A Writer’s Insight: Carrie R. Moore

Carrie R. Moore’s story, “The Rest of the Morning,” appears in the autumn 2021 issue of The Southern Review. Here, she discusses drawing inspiration from Solange, the intersections and separations between spiritual and romantic love, and how longer stories might lend readers a sense of restraint.

Jake Zawlacki, Editorial Assistant: At the beginning of this piece, you make a point of giving Solange an “after” credit. Could you talk a little about her music’s influence on this piece? (I’m a big fan of A Seat at the Table).

Carrie R. Moore: I adore Solange’s work. Through her own intentional artistic practice, she’s taught me so much about taking your time with your craft, using each word and rhythm to convey meaning. “The Rest of the Morning” came out of an experience I had while listening to her 2019 album When I Get Home. On “We Deal With the Freak’n (Intermission)” Solange uses an Alexyss K. Tylor sample. Tylor says, “Do you realize how magnificent you are? The god that created you is a divine architect that created the moon, the sun, the stars . . .” And then Solange goes into this very intense, very sensual love song titled “Jerrod.” That transition made me so curious. What is the relationship between God and romantic love? How do you have a spiritual connection with God and a physical relationship with a human being, especially given how the Bible treats those as two very separate behaviors? How separate are they, really? The story emerged from these questions, that little transition that Solange uses quite purposefully on her album. The title, “The Rest of the Morning,” not only reflects the story’s openness at the end, but also is an homage to Solange’s work. I really wanted to give credit to an artist who’s profoundly influenced my own healing.

JZ: We see Sariah navigating differing types of love with Helene, Jay, and God. Do you think the story highlights the inadequacy of these distinctions?

CRM: The story is certainly interested in spiritual, platonic, and romantic love, as well as in the way people interpret and make sense of these myriad emotions. In some ways, treating these forms of love as separate gets quite messy. Sariah is slowly falling in love with Jay, and yet part of what she loves about him—though she can’t quite admit it to herself—is how he is unafraid to ask questions about who God is. Sariah admires Helene too, and yet she loves how strong Helene’s faith appears to be. God is both a separate Being and Someone who inhabits these characters. It’s very difficult to treat God and people as distinct. You never know when God might be revealing something to you through someone else.

And yet the story also explores how Sariah uses different forms of love to fill the same absence. She wants to be seen, for someone else to celebrate her body as much as she does, to know that she is loved in all of her fullness. It’s no coincidence that when God feels the most absent from her, that when Helene tells her she’s too far gone as a sinner to have a full-fledged relationship with Him, Sariah runs to Jay. Romantic love temporarily replaces spiritual love—until she realizes that it doesn’t have to. All of what Sariah does comes from not wanting to feel invisible or abandoned because of who she is and what she’s done.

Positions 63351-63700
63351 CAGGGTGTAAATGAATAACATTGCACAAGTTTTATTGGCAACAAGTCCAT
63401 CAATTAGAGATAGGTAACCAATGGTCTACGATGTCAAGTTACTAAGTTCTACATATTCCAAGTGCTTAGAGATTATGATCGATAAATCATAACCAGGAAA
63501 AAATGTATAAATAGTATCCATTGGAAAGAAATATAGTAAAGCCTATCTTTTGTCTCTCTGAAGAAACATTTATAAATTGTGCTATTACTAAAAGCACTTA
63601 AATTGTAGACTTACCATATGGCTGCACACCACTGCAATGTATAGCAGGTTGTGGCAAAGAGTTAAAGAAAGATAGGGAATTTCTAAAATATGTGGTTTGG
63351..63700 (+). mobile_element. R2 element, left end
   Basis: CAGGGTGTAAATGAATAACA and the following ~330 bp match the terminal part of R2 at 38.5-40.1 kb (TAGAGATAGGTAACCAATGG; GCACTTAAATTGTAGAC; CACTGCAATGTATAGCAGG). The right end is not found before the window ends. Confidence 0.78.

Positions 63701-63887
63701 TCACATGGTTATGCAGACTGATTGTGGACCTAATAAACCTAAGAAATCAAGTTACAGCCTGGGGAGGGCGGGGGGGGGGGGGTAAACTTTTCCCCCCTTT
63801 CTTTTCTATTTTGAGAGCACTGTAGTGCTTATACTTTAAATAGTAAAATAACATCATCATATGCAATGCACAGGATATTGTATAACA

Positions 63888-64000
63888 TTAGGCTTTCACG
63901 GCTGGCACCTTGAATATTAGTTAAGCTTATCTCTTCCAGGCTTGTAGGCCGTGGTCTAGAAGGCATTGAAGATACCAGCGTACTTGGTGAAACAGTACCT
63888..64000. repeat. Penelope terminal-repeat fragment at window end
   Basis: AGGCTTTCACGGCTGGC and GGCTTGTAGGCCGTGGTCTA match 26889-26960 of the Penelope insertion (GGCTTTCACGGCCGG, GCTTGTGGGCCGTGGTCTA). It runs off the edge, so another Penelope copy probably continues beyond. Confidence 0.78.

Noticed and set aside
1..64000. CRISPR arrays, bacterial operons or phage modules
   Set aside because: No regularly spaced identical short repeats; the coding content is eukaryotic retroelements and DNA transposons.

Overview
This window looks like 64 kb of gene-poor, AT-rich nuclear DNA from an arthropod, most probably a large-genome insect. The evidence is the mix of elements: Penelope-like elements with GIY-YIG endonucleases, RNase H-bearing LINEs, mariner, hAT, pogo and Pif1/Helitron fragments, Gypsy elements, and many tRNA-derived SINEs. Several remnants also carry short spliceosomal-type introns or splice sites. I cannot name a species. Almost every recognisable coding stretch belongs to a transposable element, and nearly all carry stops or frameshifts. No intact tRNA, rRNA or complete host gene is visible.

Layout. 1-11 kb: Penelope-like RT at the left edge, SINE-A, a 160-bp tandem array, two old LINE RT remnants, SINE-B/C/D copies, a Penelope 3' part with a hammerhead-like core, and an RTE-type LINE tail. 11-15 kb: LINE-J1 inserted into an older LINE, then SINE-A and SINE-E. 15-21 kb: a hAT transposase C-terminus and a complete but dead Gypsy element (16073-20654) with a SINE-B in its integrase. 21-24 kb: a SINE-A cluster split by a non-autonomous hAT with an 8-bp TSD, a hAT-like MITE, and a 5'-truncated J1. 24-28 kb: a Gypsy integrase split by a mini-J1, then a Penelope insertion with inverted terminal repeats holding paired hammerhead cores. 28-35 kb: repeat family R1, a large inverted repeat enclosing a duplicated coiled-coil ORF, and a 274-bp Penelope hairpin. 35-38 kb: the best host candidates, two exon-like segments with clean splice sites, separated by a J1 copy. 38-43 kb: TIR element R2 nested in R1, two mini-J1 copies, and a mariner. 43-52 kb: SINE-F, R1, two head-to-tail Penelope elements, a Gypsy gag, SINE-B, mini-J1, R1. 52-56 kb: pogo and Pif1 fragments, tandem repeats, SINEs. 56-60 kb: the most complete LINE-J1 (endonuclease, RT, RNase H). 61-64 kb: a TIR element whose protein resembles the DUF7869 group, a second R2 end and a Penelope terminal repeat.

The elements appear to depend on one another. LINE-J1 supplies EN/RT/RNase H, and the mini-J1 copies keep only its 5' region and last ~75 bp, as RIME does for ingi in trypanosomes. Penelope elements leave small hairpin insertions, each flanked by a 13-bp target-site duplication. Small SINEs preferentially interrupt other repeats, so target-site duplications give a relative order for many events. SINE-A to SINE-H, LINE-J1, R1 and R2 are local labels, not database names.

JZ: Throughout this piece you capture the physicality of God in Sariah’s body. For someone without a religious background, where did the inspiration for this come from?

CRM: Quite honestly, this is the only part of the story that is autobiographical. I grew up in the church. Ushered. Sang in the choir. Participated in Easter and Christmas plays. Praise-danced, all of that. And yet God only became real to me in my late teens, much in the same way that Sariah experiences God in her chest, almost as if a literal body inhabits her. When I feel extremely moved by the Spirit, God feels just as solid and dense as any person whose shoulder I can reach out and touch. I don’t think I’m the only person who experiences this. In Baptist churches—and other denominations, as well—it’s quite common to see someone rise in the pews and become overwhelmed by the presence of God. Sometimes people fall out. Sometimes people feel so full they burst into uncontrollable tears. I wanted to write a story that was about questioning faith and questioning God, but that nevertheless treated God as a Being as real as any human whose body you can miss beside your own. I wanted God to feel so real that Sariah would worry about never having that intimate proximity again.

JZ: I commonly see religious characters that have a feeling of massive shame or guilt hanging over them throughout a story. However, Sariah seems to have a much more personal relationship with God, like a relationship between individuals, instead of hierarchical. What was your thinking behind this?